A similar scenario can be observed on the appService resource as well, in that case, the namespace is Microsoft.Web/sites. At least for consistency’s sake, the reference inside the App Service to the App Service Plan is done through a property called serverFarmId. Unfortunately, the IntelliSense of the Bicep extension isn’t so helpful for cases like this:

Applying .bicep files can be done in a similar fashion as ARM templates – my preferred way of doing so is through the Azure CLI’s az deployment command. Using Bicep’s what-if option, we can run the following, to get a sense of what changes will be applied in our Azure resource group, without actually executing the deployment:

az deployment group what-if \

  --name DemoDeployment1 \

  --resource-group myResourceGroupName \

  --template-file test.bicep 

The output of the command looks similar enough to Terraform’s terraform plan command’s output:

Resource and property changes are indicated with these symbols:

  + Create

  * Ignore

 
The deployment will update the following scope:

 
Scope: /subscriptions/:subscriptionId/resourceGroups/:resourceGroupId

 
  + Microsoft.Web/serverfarms/bicep-demo1-asp [2020-06-01]

 
      apiVersion:               "2020-06-01"

      id:                       "/subscriptions/:subscriptionId/resourceGroups/:resourceGroupId/providers/Microsoft.Web/serverfarms/bicep-demo1-asp"

      location:                 "westeurope"

      name:                     "bicep-demo1-asp"

      sku.capacity:             1

      sku.name:                 "F1"

      type:                     "Microsoft.Web/serverfarms"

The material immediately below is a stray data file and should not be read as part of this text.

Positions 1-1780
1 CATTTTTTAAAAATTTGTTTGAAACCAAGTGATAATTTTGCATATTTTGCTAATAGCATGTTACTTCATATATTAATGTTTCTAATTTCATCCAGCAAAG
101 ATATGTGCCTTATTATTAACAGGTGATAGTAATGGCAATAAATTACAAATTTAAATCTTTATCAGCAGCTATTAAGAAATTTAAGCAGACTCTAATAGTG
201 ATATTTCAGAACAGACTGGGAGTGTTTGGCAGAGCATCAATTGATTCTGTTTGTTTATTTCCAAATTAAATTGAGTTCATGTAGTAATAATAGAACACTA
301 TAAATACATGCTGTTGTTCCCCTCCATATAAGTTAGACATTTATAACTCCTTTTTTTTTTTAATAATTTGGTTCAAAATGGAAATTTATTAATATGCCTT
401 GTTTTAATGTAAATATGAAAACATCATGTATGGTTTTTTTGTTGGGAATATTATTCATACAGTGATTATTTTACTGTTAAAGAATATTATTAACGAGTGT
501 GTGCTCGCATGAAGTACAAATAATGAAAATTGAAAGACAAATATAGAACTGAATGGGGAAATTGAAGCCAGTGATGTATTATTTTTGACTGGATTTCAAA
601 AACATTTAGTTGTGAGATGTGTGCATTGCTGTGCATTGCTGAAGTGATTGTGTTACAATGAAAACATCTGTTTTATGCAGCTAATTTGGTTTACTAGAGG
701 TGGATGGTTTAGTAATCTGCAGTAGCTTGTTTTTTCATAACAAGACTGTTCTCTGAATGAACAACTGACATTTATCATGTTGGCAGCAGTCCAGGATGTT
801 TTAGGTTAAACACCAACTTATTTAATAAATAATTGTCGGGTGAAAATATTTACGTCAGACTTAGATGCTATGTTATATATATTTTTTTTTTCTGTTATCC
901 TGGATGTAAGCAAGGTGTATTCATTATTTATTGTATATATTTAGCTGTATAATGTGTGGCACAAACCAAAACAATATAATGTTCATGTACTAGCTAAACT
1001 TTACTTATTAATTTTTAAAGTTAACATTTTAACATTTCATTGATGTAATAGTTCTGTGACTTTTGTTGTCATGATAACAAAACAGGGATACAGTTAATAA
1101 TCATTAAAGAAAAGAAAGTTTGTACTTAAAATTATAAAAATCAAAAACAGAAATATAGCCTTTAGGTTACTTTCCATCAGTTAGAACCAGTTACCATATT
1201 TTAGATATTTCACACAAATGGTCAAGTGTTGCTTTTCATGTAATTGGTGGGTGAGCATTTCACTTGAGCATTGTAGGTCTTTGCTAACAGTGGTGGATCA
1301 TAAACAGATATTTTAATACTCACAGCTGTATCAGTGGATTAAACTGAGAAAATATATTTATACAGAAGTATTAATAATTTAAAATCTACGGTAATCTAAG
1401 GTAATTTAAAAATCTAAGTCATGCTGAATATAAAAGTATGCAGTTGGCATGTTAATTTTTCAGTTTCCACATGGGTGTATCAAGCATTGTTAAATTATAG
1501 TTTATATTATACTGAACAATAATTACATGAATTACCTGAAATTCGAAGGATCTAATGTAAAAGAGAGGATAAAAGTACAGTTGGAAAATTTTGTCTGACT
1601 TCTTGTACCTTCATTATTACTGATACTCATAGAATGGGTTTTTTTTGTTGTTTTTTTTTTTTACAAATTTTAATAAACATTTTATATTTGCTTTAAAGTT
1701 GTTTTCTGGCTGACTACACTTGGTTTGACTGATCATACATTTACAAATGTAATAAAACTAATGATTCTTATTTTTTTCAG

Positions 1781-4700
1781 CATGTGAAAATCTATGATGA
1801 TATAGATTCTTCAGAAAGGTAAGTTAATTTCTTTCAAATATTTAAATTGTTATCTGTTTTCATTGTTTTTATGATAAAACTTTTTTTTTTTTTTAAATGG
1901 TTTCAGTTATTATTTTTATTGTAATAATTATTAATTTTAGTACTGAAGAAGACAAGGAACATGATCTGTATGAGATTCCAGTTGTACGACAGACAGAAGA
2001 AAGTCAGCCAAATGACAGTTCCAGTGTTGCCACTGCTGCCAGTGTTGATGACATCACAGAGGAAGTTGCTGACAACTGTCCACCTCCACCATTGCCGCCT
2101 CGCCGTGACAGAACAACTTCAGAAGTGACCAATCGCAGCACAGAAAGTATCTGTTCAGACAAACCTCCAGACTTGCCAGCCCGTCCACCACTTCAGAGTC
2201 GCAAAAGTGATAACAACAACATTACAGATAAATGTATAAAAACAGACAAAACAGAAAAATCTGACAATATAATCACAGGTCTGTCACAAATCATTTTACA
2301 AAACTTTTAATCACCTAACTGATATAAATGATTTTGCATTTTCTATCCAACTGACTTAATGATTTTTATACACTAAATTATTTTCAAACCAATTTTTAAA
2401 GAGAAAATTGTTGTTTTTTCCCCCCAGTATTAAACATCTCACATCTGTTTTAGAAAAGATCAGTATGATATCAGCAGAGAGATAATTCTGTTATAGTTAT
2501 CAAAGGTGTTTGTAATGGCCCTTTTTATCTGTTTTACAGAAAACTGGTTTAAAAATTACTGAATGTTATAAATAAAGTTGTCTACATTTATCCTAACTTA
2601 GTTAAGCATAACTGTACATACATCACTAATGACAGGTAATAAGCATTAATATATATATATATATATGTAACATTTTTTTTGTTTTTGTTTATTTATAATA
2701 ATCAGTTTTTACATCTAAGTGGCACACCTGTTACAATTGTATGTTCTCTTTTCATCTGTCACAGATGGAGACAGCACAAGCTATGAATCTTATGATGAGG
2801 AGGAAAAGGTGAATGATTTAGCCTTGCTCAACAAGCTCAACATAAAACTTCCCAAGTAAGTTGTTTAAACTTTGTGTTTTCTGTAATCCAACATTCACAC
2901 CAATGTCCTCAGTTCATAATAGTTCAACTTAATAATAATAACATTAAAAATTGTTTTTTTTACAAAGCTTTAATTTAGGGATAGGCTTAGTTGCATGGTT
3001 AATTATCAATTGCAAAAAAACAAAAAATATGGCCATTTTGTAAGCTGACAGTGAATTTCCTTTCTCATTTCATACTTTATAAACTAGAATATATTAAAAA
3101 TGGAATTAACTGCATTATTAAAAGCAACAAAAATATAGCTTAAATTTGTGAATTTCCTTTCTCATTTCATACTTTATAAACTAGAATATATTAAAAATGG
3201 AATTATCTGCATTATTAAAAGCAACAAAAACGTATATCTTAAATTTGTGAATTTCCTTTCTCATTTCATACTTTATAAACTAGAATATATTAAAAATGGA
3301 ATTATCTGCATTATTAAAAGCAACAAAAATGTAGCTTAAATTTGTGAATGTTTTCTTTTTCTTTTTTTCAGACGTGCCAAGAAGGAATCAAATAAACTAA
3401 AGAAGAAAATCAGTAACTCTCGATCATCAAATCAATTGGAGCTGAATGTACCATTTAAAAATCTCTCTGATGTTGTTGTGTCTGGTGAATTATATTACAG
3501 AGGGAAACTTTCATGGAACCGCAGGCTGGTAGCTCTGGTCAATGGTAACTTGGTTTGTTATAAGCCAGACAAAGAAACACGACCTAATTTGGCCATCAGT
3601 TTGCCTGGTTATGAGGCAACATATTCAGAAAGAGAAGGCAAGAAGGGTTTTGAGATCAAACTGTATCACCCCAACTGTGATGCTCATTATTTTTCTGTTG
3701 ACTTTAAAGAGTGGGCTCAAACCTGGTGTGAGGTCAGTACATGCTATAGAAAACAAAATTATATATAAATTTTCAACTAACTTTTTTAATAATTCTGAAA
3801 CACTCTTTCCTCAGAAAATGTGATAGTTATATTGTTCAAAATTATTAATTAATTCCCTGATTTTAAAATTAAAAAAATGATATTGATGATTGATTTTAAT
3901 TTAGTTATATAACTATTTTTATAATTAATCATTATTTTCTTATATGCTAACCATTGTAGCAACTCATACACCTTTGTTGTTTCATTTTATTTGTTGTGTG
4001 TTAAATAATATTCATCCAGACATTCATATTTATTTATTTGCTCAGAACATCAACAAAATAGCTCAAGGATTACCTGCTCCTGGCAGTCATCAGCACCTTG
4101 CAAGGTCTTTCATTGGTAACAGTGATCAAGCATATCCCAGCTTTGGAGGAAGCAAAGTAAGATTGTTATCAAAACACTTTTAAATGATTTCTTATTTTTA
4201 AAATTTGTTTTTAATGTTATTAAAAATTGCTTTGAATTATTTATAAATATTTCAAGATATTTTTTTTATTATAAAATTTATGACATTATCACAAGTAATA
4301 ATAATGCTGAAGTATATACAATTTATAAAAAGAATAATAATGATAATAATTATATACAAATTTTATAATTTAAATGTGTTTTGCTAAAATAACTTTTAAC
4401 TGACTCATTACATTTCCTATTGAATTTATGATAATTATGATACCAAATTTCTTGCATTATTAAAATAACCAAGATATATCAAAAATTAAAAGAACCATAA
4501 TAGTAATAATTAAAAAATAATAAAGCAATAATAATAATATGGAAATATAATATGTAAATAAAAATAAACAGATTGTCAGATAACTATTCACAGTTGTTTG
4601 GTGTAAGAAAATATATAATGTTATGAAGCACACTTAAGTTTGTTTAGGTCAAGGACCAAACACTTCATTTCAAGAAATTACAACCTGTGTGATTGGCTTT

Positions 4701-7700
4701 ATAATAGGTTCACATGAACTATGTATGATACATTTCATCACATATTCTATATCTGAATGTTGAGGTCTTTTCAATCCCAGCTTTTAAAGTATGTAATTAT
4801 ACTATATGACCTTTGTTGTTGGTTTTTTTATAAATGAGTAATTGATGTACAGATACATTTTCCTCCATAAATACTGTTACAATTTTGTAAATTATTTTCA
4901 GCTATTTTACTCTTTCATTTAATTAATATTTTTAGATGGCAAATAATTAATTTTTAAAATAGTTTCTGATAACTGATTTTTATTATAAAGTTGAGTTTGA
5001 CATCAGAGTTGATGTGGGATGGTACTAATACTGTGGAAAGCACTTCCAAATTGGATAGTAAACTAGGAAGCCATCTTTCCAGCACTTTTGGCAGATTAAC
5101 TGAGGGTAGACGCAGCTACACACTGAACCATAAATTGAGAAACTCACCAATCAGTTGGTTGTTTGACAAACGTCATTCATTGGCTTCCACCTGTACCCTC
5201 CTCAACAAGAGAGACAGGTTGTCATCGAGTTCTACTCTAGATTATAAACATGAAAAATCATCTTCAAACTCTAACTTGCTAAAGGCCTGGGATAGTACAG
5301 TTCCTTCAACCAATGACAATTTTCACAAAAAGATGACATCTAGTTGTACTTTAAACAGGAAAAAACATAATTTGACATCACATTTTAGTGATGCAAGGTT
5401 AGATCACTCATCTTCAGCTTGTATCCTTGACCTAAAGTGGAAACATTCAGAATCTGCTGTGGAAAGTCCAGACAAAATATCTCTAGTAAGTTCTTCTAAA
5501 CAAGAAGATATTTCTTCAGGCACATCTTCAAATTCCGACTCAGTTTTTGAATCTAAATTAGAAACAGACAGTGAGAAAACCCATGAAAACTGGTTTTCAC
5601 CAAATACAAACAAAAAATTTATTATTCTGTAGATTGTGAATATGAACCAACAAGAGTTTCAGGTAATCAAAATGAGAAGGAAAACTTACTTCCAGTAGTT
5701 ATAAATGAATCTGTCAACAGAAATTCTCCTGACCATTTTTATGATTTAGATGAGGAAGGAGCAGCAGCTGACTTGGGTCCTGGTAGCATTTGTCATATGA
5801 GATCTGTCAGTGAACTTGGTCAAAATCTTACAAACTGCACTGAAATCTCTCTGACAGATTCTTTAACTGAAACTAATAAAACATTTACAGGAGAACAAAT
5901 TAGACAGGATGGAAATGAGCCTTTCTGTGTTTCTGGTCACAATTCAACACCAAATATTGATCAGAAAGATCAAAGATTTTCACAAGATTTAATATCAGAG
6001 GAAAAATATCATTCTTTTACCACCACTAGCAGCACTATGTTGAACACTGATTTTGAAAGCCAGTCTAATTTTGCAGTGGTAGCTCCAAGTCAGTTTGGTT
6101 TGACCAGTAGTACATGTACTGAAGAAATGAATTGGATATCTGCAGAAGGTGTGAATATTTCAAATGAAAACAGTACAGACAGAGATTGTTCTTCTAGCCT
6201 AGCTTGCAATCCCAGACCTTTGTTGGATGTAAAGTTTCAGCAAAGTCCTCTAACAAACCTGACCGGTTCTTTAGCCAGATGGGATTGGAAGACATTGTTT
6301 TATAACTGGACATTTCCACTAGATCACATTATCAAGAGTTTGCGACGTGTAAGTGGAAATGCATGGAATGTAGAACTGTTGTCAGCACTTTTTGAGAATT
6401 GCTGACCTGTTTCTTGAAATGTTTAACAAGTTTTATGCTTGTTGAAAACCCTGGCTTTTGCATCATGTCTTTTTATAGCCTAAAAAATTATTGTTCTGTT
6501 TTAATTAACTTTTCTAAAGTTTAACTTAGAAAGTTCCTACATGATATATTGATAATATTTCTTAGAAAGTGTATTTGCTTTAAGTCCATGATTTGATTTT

+ Microsoft.Web/sites/bicep-demo1-app [2020-06-01]

 
      apiVersion:               "2020-06-01"

      id:                       "/subscriptions/:subscriptionId/resourceGroups/:resourceGroupId/providers/Microsoft.Web/sites/bicep-demo1-app"

      identity:                 "*******"

      location:                 "westeurope"

      name:                     "bicep-demo1-app"

      properties.httpsOnly:     true

      properties.serverFarmId:  "/subscriptions/:subscriptionId/resourceGroups/:resourceGroupId/providers/Microsoft.Web/serverfarms/bicep-demo1-asp"

      properties.siteConfig:    "*******"

      type:                     "Microsoft.Web/sites"

By removing the what-if part of the command, the deployment goes through. Afterward, if we were to change a configuration (eg. the Free tier to a Standard tier of the App Service Plan), the what-if command generates the following:

Resource and property changes are indicated with these symbols:

  + Create

  ~ Modify

  * Ignore

 
The deployment will update the following scope:

 
Scope: /subscriptions/:subscriptionId/resourceGroups/:resourceGroupId

 
  ~ Microsoft.Web/serverfarms/bicep-demo1-asp [2020-06-01]

    ~ sku.capacity: 0 => 1

    ~ sku.name:     "F1" => "S1"

 
  ~ Microsoft.Web/sites/bicep-demo1-app [2020-06-01]

    + properties.siteConfig.localMySqlEnabled:   false

    + properties.siteConfig.minTlsVersion:       "1.2"

    + properties.siteConfig.netFrameworkVersion: "v4.6"


Since Bicep does not track the state locally, if we were to change to name of the App Service after the deployment, the original App Service would still stay online, and a second one provisioned with the new name – later on, we’ll see how in Terraform, this would generate a “1 delete, 1 create” plan, instead of a “1 create” only.

Provision an App Service: Terraform

An App Service Plan and App Service, with the same variables and parameter extractions, would look like so, as a Terraform file:

variable "skuTier" {

  type    = string

  default = "Free"

}

 
variable "skuSize" {

  type    = string

  default = "F1"

}

 
variable "location" {

  type    = string

  default = "westeurope"

}

 
variable "resource_group_name" {

  type    = string

}

 
locals {

  appServicePlanName = "bicep-demo1-asp"

  webSiteName        = "bicep-demo1-app"

}

 
resource "azurerm_app_service_plan" "AppServicePlan" {

    name = local.appServicePlanName

    location = var.location

    resource_group_name = var.resource_group_name

    kind = "app"

  

    sku {

      size = var.skuSize

      tier = var.skuTier

    }

}

 
resource "azurerm_app_service" "AppService" {

  depends_on = [

    azurerm_app_service_plan.AppServicePlan]

  name                = local.webSiteName

  location            = var.location

  resource_group_name = var.resource_group_name